Preterm delivery remains an important cause of neonatal morbidity. Although some clues to the causes of premature labor have come from epidemiologic studies, we remain woefully ignorant regarding normal mechanisms that regulate uterine activity. Two abstracts in this session approach this problem from different angles. Yunping Li, M.D. (Abstract 1558) focuses not on mechanisms that stimulate myometrial activity, but rather on factors that maintain uterine quiescence during preterm pregnancy. She and her colleagues hypothesized that premature labor originates from activation of an enzyme, extracellular signal regulated kinase (ERK), which in turn phosphorylates a protein, Caldesmon, leading to smooth muscle activity and uterine contractions. Dr. Li will present biochemical studies that show this cascade to occur during premature labor in the rat, that administration of an experimental compound which prevents activation of ERK delays preterm delivery, and that the ERK/Caldesmon pathway represents an important novel target for tocolysis. Ruth Landau, M.D. (Abstract 1564), as part of a series of studies in collaboration with Richard Smiley, M.D., Ph.D., focuses on genetic factors that interact with pregnancy to determine the risk of preterm delivery and response to traditional tocolytics. Dr. Landau will present evidence that tocolysis with a β2-adrenoceptor agonist is more likely to be successful in delaying preterm delivery in women homozygous for the Arg16 variant of the β2-adrenoceptor, which has been associated with less desensitization on exposure to β2-agonists. Therefore, selection of class of tocolytic in the future may be based on simple genetic testing of blood.
Most fundamental research and current commercial development in pain today targets neuropathic pain, yet other major pain problems remain practically ignored. Three abstracts in this session explore such unstudied areas. There is a tremendous interindividual variability in potency and efficacy of opioid treatment for pain. Ruth Landau, M.D. (Abstract 1559) examined one possible genetic basis for this variability, that of a polymorphism of the μ-opioid receptor, with one allele expressing a receptor with higher affinity for μ-opioid receptor ligands than the other. This genetic polymorphism had previously been studied only in drug-addicted populations, where the higher affinity allele occurs with a frequency of 10–18%. Dr. Landau will present a large study in nonaddicted pregnant women in whom this allele frequency is much higher (30%), suggesting a lower opioid dose requirement for analgesia and possibly indicating a difference in genetic expression of μ-opioid receptors between addicted and nonaddicted populations.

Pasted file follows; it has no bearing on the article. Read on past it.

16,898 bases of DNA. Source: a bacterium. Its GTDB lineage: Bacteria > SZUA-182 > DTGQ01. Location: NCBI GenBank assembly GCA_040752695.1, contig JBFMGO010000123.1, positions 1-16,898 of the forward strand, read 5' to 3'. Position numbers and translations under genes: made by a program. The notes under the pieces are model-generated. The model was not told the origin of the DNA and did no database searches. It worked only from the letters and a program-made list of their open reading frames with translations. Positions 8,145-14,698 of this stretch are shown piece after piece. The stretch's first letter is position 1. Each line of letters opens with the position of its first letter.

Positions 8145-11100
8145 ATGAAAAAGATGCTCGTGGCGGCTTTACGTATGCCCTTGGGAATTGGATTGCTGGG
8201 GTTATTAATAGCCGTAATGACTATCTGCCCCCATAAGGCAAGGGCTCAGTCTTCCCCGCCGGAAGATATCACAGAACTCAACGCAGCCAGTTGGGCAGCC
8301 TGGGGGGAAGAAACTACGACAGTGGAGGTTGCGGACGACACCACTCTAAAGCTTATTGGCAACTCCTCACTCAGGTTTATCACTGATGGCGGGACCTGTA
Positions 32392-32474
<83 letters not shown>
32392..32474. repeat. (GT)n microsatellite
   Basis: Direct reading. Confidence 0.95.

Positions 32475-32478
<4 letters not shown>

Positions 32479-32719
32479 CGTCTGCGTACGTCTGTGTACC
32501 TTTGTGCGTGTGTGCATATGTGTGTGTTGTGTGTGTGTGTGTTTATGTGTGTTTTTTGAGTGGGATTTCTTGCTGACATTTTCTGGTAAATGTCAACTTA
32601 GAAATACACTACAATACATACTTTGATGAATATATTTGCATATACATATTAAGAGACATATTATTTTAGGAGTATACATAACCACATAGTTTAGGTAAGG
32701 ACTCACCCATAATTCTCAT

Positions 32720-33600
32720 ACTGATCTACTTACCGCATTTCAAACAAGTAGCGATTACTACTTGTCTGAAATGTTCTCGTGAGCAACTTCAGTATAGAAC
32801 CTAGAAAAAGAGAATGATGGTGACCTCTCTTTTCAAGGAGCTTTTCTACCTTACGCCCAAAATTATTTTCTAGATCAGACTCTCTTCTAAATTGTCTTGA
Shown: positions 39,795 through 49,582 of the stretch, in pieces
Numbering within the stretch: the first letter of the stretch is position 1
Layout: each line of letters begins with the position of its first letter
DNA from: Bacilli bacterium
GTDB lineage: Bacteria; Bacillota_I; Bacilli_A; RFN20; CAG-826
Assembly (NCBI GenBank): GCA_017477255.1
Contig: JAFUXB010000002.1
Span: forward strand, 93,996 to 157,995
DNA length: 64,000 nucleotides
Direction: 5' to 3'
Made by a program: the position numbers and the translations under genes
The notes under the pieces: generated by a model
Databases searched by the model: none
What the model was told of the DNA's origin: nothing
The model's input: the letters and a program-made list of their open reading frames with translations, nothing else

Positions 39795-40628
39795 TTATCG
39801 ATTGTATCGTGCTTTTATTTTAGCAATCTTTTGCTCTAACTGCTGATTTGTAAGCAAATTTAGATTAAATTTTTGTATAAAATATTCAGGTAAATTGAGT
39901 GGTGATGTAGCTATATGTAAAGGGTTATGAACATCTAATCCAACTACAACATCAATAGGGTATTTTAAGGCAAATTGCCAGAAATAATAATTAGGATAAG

Variability in opioid efficacy depends not only on genetic factors, but also on a complex interplay with neurophysiologic factors that change with time. Diurnal patterns of hormonal release and neuro-immune functions have previously been described, but little attention has been paid to pain and opioid efficacy. As part of a series of studies addressing diurnal patterns in pain and analgesic efficacy, Richard Debon, M.D. (Abstract 1563) examined the duration of analgesia from intrathecal sufentanil injection in laboring women. He will present evidence of a strong diurnal influence, significantly different from that previously observed in chronic pain patients receiving oral morphine, and will discuss the need to account for this pattern when examining analgesic efficacy in future studies.
Most of our understanding of peripheral mechanisms of pain comes from study of somatic structures, primarily the skin. The neurophysiologic basis for pain from the lower uterine segment and endocervix, the site of labor and many types of gynecologic pain, remains virtually unexplored. Chuanyao Tong, M.D. (Abstract 1562) utilized a newly described animal model of pain resulting from dilatation of the uterine cervix. He will present data showing the efficacy of a highly selective κ-opioid receptor peptide agonist in this model and will discuss the possibility that intravenously administered peptide agonists of this type may, in the future, effectively treat pain from the first stage of labor with minimal maternal or fetal effects.
The local anesthetic, ropivacaine, has been marketed for several years, yet controversy persists regarding its most fundamental properties, especially its relative potency for sensory and motor block compared to bupivacaine. This has particular relevance in obstetrics: a meta-analysis has suggested that ropivacaine produces less motor block than bupivacaine in laboring women, accompanied by a reduced rate of instrumental delivery. Peter Szmuk, M.D. (Abstract 1565) performed a randomized, prospective, large trial of 565 laboring women randomized to self-titrated bupivacaine, 0.125% or ropivacaine, 0.2% for analgesia. On the basis of these results, it seems that ropivacaine is less potent than bupivacaine and at similar doses it does indeed produce less motor block, but this has no influence on rate of instrumental delivery.